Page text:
Innovation or a vulnerability: Is AI a threat to Cybersecurity?

by Professional Services Consultants - Grant Mossman and Malcolm Mason


Artificial intelligence (AI) is revolutionising the world as we know it. AI has silently been underpinning most of our technology since the early 2000s, so we’ve been enjoying the benefits of it for a while now. But as AI evolves, it is inevitable that cyber criminals would leverage this sophisticated technology to their advantage. 

We spoke to two Sure Business professional services consultants, Grant Mossman and Malcolm Mason, and asked what their opinion on the rapid evolution of AI was and if this poses a threat to cybersecurity.


What are your initial thoughts on the emergence of AI technology? 


Grant: The technology itself is not entirely unfamiliar to us, but the outstanding difference is that the hardware is now catching up with the algorithms. We know that the public might be concerned about generative AI taking over, but I don’t think it will.

There’s always an element of risk with anything new, and we are still trying to understand how this technology will fit into our environment. We are all adapting to more unique ways of working.

Malcolm: I agree; since it’s emergence in the 1950’s, mainstream deployment of machine learning for linear tasks such as anti-virus, and the inception of deep artificial neural networks in the 2010’s, people have only just taken a keen interest into the deeper learning and the algorithms of this clever technology. The difference today is that the speed of computing has drastically improved making these big budget models and huge amounts of data readily accessible to small and medium businesses.


Should businesses be worried about implementing AI?

Malcolm: They should be worried about not implementing an AI strategy. AI is a natural evolutionary step, and we’ve seen that the people who developed a data strategy have thrived, but others without a strategy haven’t. We would recommend that for 90% of businesses, a data strategy is vital.

Grant: It depends on whether the AI in question is a publicly available version or an in-house segregated version for only internal use. It matters where it originates from, as this is where your data will be held. For example, ChatGPT is a public location, so any data inputted becomes public domain.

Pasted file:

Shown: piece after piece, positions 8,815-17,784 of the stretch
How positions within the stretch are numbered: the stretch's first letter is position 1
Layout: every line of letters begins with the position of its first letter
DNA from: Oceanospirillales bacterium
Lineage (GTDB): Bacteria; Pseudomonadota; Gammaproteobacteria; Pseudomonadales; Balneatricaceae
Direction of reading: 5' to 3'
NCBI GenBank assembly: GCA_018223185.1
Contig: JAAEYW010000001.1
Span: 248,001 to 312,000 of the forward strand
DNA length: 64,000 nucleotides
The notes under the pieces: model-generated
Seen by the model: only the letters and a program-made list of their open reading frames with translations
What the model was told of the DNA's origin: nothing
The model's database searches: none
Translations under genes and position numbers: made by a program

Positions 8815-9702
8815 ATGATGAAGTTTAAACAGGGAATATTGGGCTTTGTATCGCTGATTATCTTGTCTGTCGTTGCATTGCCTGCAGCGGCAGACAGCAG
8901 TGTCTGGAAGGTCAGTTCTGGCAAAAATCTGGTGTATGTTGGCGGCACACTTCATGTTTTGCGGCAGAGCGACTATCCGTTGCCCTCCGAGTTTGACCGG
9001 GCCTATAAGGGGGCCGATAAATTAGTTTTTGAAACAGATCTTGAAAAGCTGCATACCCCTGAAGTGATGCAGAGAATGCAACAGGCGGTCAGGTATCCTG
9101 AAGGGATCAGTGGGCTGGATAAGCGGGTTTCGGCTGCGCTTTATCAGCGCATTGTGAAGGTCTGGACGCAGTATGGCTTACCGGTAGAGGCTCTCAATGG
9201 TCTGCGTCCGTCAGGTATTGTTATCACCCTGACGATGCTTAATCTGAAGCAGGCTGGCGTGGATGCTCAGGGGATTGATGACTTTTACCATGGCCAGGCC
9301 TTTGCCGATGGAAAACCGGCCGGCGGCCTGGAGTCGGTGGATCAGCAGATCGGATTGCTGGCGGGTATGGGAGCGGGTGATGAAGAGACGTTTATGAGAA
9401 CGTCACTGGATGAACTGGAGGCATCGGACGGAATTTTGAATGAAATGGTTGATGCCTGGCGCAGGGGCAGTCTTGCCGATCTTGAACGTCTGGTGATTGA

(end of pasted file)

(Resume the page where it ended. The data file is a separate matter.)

What are the key concerns around AI and cybersecurity?

 Grant: Well, I think two key concerns stand out for me at the moment: 1: People don’t fully understand the concept of where their data is going or how that data is being used, and I don’t think enough is being done to highlight the implications of putting sensitive data into these AI chatbots. A few large-scale corporations have been blocking the use of these AI chatbots, like ChatGPT, as it poses a risk to sensitive company information. 2: How threat actors now use this same technology to launch sophisticated attacks against us. Phishing and Social engineering, as we have known it, is about to get a lot harder to spot and deter.

Malcolm: Another big concern is the grey area around PII (personal identifiable information). Think about how often we use both personal and publicly visible data to create accounts to identify ourselves, such as with online banking. The accuracy of AI models to identify and impersonate individuals  using publicly accessible data for malicious activities are now blurring how we categorise as personally identifiable information.